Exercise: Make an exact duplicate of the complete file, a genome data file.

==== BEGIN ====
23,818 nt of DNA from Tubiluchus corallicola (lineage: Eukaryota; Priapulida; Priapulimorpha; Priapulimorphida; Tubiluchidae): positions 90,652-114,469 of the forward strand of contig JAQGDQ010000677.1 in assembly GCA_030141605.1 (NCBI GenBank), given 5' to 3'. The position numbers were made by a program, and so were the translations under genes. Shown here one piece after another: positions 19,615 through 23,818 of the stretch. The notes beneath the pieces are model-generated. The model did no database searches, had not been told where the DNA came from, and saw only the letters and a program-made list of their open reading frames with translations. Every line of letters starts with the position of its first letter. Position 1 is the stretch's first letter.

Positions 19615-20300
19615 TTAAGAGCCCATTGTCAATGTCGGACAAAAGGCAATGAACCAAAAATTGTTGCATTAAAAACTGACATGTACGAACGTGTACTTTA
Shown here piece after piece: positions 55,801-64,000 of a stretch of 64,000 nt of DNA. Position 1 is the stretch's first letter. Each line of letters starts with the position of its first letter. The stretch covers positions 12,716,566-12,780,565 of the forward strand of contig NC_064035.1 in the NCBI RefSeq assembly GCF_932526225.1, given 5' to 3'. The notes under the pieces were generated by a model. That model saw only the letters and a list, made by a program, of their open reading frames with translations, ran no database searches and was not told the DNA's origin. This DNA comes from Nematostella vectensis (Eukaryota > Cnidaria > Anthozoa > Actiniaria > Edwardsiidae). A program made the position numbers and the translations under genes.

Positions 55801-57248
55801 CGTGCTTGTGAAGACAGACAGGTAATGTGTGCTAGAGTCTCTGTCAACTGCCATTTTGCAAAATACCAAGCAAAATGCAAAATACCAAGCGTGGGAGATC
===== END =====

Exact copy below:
23,818 nt of DNA from Tubiluchus corallicola (lineage: Eukaryota; Priapulida; Priapulimorpha; Priapulimorphida; Tubiluchidae): positions 90,652-114,469 of the forward strand of contig JAQGDQ010000677.1 in assembly GCA_030141605.1 (NCBI GenBank), given 5' to 3'. The position numbers were made by a program, and so were the translations under genes. Shown here one piece after another: positions 19,615 through 23,818 of the stretch. The notes beneath the pieces are model-generated. The model did no database searches, had not been told where the DNA came from, and saw only the letters and a program-made list of their open reading frames with translations. Every line of letters starts with the position of its first letter. Position 1 is the stretch's first letter.

Positions 19615-20300
19615 TTAAGAGCCCATTGTCAATGTCGGACAAAAGGCAATGAACCAAAAATTGTTGCATTAAAAACTGACATGTACGAACGTGTACTTTA
Shown here piece after piece: positions 55,801-64,000 of a stretch of 64,000 nt of DNA. Position 1 is the stretch's first letter. Each line of letters starts with the position of its first letter. The stretch covers positions 12,716,566-12,780,565 of the forward strand of contig NC_064035.1 in the NCBI RefSeq assembly GCF_932526225.1, given 5' to 3'. The notes under the pieces were generated by a model. That model saw only the letters and a list, made by a program, of their open reading frames with translations, ran no database searches and was not told the DNA's origin. This DNA comes from Nematostella vectensis (Eukaryota > Cnidaria > Anthozoa > Actiniaria > Edwardsiidae). A program made the position numbers and the translations under genes.

Positions 55801-57248
55801 CGTGCTTGTGAAGACAGACAGGTAATGTGTGCTAGAGTCTCTGTCAACTGCCATTTTGCAAAATACCAAGCAAAATGCAAAATACCAAGCGTGGGAGATC